CGB Review of The Walk (2015)

In spite of reports that this film has made people nauseaous from its realisitic capture of vertigo sensation, I am pleased to announce that I did not get sick during this absolutely fantastic film!

This is my review of The Walk!


The Walk is the true story of Phillipe Petit, a Parisian wire-walker who dreams of hanging his wire between the newly constructed Twin Towers of New York City and walking across.  For the record, I say “newly constructed” because this story takes place in 1974.

The Hits
The Walk reminds me of my favorite line from The Screwtape Letters: “The man who truly and disinterestedly enjoys any one thing in the world, for its own sake, and without caring two-pence what other people say about it, is by that very fact forewarmed against some of our subtlest modes of attack.”
This film is a love letter to art.  It understands the mind of an artist.  The script demonstrates that for people who are writers, painters, dancers, musicians, actors, chefs, pottery-makers, filmmakers, etc., everything they do is in the name of creating something out of nothing.  When an artist is in his/her element, they bring themselves closer to God, the Creator of Heaven and Earth, whether they realize it or not.
While the trailer made Phillipe seem like an impulsive weirdo, the final product explains Phillipe as a performer who is solely motivated by a love for art.  During the first act, after he is arrested for wire-walking across Notre Dame cathedral, he laments that the French, “…do not appreciate art and beauty!” Because of his passion for artistry, his desire to walk between the Two Towers never feels like a death wish, but rather a spiritual exercise.  This character is the eptitome of what it means to live and not just exist.
Joseph Gordon-Levitt disappears into the role of Phillipe Petit.  He embraces the eccentricities of the main character and makes the audience understand his perspective.  His French accent is quite good.  It fits right in with Gordon-Levitt’s enthusiastic performance  Even in his moments of selfishness and arrogance, I could still root for him because it was made clear that his flaws came from a place of passion.
Like The Imitation Game, the script is very intimate with its protagonist.  The musical score sounds like something Phillipe would listen to.  Every shot and frame puts us in Phillipe’s shoes.  Robert Zemeckis clearly did his research and wants us to know this man as well as he does.  Now that I think about that, Phillipe Petit reminded me a lot of Saint Phillip Neri.  To put it simply, if you love the arts and/or Saint Phillip Neri, this might be the movie for you.

The Misses
My only complaint is that the pacing of the movie is a little too fast.  Granted, none of the scenes ever lag, which is great, but at times I felt that the story was moving at a rapid pace.  This could be because Phillipe, a fast-talker, is narrating the story and like any good director, Robert Zemeckis accomodates to his main character by having the film move to the speed of Phillipe’s dialogue.  While this gives the film a very personal feel, it may be off-putting to moviegoers who prefer a slow, steady pace.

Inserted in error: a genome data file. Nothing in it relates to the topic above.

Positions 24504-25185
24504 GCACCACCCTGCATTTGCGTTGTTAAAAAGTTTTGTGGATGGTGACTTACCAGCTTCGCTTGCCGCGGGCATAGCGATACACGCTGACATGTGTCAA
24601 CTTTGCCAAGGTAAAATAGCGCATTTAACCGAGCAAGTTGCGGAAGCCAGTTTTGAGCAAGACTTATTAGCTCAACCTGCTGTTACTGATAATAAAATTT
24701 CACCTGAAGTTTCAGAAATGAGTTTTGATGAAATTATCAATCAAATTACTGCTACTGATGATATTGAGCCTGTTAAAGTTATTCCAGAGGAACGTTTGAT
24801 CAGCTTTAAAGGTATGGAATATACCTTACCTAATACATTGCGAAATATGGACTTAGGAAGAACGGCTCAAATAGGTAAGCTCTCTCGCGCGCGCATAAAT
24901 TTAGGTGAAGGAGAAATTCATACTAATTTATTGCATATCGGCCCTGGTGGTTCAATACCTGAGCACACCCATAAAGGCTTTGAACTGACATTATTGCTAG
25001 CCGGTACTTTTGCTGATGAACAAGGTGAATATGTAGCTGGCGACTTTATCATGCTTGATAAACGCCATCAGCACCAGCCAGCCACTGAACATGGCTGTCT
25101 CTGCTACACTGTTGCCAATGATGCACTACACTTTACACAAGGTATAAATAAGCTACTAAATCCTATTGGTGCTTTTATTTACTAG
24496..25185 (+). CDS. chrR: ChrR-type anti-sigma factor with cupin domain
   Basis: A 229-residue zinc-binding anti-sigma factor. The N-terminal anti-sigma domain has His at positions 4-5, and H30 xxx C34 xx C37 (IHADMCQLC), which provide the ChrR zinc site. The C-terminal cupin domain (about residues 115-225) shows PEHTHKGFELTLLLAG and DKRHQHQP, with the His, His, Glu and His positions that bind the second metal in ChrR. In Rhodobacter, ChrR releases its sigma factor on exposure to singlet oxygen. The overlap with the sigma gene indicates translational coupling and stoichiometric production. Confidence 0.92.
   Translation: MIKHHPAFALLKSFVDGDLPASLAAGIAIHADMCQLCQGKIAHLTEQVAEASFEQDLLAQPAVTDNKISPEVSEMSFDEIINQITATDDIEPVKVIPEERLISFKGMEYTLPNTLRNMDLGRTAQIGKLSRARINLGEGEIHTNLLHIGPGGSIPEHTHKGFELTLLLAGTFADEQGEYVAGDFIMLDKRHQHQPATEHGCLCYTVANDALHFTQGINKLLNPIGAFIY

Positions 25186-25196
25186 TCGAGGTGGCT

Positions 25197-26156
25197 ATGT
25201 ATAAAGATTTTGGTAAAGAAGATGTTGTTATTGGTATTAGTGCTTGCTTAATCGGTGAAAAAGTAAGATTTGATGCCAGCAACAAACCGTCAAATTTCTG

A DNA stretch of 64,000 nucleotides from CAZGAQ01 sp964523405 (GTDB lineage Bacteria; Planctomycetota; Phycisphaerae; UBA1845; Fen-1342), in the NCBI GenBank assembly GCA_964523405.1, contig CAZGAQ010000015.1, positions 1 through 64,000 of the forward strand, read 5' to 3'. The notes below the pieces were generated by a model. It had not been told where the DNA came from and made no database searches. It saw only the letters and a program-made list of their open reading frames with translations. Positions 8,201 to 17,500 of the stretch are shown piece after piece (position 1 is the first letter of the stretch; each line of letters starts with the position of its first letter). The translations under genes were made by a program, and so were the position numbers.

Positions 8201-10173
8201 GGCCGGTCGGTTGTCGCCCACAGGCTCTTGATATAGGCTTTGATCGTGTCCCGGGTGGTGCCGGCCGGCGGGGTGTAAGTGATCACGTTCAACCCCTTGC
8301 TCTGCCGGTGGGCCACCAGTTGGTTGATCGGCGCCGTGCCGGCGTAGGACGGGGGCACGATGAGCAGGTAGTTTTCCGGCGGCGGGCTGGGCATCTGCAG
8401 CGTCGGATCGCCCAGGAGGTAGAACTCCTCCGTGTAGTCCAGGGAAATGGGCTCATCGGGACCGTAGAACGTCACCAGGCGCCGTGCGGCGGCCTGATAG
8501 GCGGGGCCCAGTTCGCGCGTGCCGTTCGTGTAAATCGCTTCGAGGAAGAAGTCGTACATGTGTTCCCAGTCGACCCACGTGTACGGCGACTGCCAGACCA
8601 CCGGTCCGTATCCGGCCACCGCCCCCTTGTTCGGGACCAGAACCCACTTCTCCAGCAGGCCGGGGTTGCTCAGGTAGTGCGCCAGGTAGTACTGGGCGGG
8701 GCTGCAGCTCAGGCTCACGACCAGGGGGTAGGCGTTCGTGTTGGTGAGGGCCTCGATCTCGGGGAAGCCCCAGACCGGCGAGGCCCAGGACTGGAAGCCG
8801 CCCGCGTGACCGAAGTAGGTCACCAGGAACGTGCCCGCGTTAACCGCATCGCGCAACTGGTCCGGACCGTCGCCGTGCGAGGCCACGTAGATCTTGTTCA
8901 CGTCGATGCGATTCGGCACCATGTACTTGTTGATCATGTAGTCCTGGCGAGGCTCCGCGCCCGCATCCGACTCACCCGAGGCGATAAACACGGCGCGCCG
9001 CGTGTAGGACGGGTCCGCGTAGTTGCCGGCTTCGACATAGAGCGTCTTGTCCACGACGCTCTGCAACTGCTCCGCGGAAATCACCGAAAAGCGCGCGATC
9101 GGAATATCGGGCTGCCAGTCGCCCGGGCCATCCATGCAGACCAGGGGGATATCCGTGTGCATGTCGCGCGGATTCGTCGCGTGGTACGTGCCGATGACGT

Tips on How to Avoid Cybersickness during The Walk
Last night, I decided to do some research after learning that The Walk was causing people to get sick.  What I learned is that according to studies, the reason some people experience sickness during a 3D film is because the 3D imagery is causing the brain to receive mixed messages from the senses.  When 3D visuals command the screen, the eyes signal to the brain that the body is moving.  However, the inner part of the ear does not pick up motion.  This causes the brain to sense that something in the body is poisoned and the result is gastrointestinal, hence causing nausea and disorientation.
Sufferers from vertigo should wait for The Walk to come out on DVD.  However, for those who don’t suffer from vertigo, here are the steps I took to prepare myself.

1. Eat something light and solid.  Crackers, toast, a torilla, anything that is low in acidic substances will help.

2. Drink water.  Buy a water at the theater, bring your own bottle, just give yourself access to water.

3. Sit as far away from the screen as you can.  It has been suggested that holding one hand over one eye will help your body reset itself during dizzying sequences.

Saint Phillip Neri, pray for us.

3 thoughts on “CGB Review of The Walk (2015)

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